Wonderful to speak with Marisa Lagos for this piece on KQED.
Jessica Levinson, a law professor who studies campaign and ethics issues at Loyola Marymount University, said it’s all part and parcel of the Gavin Newsom playbook: Play to a liberal base, get ahead on issues that are controversial now but will likely be more broadly embraced in a couple years and also, yes, focus on more mainstream issues like the economy while you are at it.
She said it’s a smart strategy.
“I think Gavin Newsom knows his brand very well, and it’s using his office and using ballot measures to really try and come out clearly as a solid liberal — and maybe just a few years ahead of the curve,” she said.
“So by the time we are voting for governor,” she added, “we will be looking at Gavin Newsom and saying, ‘You had ESP, you knew where the state was going when it came to minimum wage, you knew where things were trending when it came to pot and you saw the importance of stronger gun control before other people were acting on it.’ ”
‘He Embraces Being a Liberal Democrat’
Levinson said Newsom’s positions may be risky for a moderate, but “he can’t run away from the fact that he’s a liberal Democrat, so I think he’s basically decided to embrace it.”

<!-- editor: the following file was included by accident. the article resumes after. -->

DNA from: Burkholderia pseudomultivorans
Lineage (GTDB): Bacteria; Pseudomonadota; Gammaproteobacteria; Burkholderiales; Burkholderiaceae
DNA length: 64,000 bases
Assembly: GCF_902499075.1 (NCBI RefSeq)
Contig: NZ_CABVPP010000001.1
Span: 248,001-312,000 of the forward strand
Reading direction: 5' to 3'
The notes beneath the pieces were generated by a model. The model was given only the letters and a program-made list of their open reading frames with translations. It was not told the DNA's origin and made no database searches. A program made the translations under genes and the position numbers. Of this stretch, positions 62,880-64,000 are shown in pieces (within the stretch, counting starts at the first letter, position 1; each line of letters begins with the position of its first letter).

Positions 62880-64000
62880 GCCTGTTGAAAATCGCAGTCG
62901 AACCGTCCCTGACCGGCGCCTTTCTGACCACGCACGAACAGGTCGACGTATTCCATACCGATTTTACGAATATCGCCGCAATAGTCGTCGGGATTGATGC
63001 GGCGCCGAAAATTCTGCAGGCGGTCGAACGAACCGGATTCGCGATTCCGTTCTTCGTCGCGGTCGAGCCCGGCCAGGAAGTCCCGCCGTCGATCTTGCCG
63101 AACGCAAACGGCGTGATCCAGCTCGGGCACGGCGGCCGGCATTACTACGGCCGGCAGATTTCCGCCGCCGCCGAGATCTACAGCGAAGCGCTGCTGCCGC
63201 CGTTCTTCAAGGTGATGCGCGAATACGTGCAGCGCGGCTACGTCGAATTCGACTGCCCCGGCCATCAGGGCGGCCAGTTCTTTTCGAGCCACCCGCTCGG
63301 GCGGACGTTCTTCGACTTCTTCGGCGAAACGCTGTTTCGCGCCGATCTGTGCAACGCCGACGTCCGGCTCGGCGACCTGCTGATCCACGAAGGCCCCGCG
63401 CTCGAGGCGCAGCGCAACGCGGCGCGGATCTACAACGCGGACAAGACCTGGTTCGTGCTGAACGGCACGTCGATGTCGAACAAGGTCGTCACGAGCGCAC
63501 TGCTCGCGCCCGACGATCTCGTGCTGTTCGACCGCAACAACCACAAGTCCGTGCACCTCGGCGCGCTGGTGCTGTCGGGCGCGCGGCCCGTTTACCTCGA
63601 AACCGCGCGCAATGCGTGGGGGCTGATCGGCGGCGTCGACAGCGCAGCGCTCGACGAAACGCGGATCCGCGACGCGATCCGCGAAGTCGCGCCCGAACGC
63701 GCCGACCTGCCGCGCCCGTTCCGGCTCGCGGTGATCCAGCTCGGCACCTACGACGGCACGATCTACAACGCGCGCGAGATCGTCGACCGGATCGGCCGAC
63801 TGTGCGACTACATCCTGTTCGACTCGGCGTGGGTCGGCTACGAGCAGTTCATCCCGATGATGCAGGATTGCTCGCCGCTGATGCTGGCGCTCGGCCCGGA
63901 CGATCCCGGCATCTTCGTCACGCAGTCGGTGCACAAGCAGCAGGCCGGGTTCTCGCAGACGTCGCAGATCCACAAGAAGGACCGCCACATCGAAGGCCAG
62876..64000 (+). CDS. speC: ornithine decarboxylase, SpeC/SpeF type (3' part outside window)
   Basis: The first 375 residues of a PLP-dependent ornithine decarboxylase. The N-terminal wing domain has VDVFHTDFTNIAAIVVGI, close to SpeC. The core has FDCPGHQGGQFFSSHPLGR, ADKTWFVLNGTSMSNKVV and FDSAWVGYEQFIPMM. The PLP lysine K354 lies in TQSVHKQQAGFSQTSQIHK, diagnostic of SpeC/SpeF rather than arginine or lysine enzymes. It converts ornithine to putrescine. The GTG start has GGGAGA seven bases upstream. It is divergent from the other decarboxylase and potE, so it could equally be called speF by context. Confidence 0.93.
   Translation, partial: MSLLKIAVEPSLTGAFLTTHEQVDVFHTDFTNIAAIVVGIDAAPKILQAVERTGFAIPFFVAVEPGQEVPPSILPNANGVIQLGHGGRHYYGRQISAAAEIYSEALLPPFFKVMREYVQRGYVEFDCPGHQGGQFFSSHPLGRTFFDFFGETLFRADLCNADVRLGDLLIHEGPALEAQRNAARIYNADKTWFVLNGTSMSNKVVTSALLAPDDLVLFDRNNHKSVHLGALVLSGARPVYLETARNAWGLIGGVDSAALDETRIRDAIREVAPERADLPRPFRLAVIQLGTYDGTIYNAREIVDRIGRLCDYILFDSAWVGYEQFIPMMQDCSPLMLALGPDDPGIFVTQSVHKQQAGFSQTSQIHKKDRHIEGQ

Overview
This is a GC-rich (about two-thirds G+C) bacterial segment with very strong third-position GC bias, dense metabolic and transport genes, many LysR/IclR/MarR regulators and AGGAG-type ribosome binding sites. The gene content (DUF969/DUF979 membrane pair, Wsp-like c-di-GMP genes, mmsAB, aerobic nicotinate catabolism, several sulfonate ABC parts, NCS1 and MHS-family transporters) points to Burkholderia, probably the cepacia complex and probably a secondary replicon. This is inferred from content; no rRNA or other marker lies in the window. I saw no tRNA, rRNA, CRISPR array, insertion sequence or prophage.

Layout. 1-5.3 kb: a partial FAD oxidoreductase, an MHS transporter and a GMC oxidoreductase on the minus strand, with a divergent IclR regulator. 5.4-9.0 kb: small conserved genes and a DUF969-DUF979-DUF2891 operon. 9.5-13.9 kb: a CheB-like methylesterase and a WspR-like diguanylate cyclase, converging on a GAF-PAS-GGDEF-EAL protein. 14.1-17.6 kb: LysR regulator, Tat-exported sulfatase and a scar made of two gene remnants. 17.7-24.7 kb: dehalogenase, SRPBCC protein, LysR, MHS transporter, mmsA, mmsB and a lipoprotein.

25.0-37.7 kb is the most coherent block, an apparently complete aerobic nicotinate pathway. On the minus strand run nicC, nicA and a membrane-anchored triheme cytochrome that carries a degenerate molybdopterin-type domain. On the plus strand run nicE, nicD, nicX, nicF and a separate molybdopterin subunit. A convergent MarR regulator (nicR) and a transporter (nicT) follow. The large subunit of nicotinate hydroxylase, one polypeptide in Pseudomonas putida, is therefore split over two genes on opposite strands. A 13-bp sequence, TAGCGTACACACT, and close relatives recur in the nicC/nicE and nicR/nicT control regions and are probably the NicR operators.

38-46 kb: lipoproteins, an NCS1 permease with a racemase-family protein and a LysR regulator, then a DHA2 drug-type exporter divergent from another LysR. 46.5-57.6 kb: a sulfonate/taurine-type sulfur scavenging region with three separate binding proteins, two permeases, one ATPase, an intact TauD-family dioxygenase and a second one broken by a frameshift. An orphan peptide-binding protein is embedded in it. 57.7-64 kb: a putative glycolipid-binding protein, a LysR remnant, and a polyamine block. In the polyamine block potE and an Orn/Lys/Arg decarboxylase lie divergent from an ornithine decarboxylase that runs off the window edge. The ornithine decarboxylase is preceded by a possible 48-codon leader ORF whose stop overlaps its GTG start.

She noted the lieutenant governor is also talking about the economy and water — “he just made a trip to the Central Valley” — but that voters won’t be paying attention to the actual governor’s race for a year or more anyway, so it makes sense to lay the groundwork around other issues.
“I think he is going to be one of the top contenders, and he’s basically laying claim to a number of areas now,” Levinson said, noting Newsom has been “trying to lose the lieutenant part of his title since before the day he was sworn in.”
She said it’s smart to use ballot measures to burnish his political credentials for another reason: Initiatives are not subject to the same campaign finance limits that candidates are.
“You can tie yourself to an issue without the same rubric of money restrictions, and in some ways it’s less risky, because if a ballot initiative goes down, it’s not a referendum on you as a candidate,” she said.
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